Keep walking back to the user and business requirements when you're in doubt. In senior technical positions, you aren't focused on immediate issues in the code, so much as on developing the right processes to attack those problems. Software isn't expected to last very long, and when it does it's both miraculous and ugly, as the tools and techniques become more and more arcane over time. If the solution you develop can satisfy all parties for an extended period, it is as correct as you can hope for - and part of that involves choosing a technical process that can be kept running in an environment of some ineptitude.

When you know the requirements, model the data first. Data comes first because data lasts longer than code. Flexible data lets you do more with less code. And if the data is very well defined you can usually use fewer language features, too - which is a bonus to maintenance later. Think of features in data terms first and lifecycles later.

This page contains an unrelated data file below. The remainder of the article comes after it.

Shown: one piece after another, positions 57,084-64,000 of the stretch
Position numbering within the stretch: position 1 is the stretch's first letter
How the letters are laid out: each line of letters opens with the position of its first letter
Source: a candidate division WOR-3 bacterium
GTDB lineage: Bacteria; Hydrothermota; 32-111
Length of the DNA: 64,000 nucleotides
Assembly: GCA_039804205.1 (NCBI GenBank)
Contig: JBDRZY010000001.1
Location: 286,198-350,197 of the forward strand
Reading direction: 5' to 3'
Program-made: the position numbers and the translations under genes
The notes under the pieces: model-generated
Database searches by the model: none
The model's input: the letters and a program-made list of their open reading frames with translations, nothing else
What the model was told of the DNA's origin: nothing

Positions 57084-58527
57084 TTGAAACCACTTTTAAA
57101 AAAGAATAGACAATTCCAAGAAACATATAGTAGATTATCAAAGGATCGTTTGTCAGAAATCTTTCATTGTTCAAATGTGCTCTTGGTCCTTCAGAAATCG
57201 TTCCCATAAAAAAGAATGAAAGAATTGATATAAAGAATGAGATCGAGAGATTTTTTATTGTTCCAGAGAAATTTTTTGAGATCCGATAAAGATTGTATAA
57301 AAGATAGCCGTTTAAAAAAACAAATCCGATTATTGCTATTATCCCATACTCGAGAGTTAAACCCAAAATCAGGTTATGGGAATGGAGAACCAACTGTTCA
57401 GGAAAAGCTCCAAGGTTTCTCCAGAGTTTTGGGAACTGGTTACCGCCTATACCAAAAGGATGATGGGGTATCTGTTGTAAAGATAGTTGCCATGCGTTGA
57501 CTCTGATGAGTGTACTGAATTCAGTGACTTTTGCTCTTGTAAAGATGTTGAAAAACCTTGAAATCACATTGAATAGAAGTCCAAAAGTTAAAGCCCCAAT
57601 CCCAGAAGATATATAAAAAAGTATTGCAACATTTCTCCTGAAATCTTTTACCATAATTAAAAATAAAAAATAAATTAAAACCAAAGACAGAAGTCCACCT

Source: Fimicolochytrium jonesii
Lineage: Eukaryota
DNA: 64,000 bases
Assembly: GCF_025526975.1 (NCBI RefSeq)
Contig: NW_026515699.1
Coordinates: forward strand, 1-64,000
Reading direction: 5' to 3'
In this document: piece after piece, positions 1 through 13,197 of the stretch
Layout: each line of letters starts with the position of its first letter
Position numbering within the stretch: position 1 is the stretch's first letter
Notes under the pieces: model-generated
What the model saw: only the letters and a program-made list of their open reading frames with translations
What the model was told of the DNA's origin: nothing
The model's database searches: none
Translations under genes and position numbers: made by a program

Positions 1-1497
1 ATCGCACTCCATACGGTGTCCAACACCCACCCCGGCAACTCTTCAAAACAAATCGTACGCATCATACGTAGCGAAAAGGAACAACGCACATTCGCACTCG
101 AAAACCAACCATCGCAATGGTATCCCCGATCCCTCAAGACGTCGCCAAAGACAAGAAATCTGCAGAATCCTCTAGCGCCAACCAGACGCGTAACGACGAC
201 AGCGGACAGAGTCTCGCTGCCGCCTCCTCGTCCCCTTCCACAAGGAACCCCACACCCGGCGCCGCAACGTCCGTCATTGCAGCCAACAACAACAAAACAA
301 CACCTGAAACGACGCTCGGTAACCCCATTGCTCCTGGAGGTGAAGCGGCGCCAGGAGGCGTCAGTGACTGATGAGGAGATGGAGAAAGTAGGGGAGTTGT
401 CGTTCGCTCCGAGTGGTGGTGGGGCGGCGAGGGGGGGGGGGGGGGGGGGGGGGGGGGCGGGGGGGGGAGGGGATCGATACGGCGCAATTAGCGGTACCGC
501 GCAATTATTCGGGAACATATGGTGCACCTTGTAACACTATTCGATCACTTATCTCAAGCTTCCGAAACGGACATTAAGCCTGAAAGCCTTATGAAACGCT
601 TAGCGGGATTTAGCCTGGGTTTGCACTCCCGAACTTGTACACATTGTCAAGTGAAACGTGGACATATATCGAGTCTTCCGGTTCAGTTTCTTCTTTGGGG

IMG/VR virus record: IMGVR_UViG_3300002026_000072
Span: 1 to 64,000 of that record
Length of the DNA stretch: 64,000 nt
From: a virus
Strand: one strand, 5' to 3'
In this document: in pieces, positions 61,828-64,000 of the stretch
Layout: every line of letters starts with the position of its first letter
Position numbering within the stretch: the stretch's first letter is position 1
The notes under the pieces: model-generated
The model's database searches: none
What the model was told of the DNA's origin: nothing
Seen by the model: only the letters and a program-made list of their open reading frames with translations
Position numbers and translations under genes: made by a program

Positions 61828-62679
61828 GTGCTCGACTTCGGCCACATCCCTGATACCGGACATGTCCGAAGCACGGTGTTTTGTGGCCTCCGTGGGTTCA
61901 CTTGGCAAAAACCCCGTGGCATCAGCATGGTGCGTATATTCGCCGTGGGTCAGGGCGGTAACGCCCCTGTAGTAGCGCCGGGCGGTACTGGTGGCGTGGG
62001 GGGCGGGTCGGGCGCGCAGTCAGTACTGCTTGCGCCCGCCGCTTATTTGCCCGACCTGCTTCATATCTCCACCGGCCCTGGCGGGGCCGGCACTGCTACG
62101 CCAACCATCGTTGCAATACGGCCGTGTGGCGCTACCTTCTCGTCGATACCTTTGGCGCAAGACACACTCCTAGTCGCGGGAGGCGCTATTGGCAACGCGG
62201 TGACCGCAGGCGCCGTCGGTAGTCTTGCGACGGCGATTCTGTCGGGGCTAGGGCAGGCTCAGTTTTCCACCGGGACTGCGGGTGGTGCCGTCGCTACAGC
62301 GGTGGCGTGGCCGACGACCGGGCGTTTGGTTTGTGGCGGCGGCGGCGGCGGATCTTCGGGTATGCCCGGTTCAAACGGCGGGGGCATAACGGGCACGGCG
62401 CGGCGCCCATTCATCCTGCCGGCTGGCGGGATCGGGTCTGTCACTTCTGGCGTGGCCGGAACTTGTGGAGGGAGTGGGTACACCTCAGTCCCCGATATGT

The best-practices cruft you've learned over time - that's going to have to be sacrificed when you identify ways that your designs can be simpler. You may identify a pattern that is useful but not "with the grain" of the languages you're using. That doesn't mean it's wrong, just that you're breaking past some known boundaries of programming.

As you know, most projects get dirty in order to ship. Not doing that means doing basic research to find the ideal technique, whereas there's always room to tolerate a few more hacks, global flags, mystery-meat callbacks, etc. Your best defense is for the data to be so good that all the code can remain disposable and the system will still turn out more-or-less the same way if rewritten from scratch, with a different-but-equally-awful set of hacks and kludges.

Under the pressure of strong data, code that sticks around after several cycles of disposal becomes the library code by default - and internal APIs will become strong enough to prevent a "lava layer" from taking root, because they'll consistently solve the immediate problem faster than any wrapper layer. The maintainers will feel like geniuses because they'll keep finding clever ways to use the existing data better, instead of mashing out another travesty of reflection and classes-on-top-of-classes.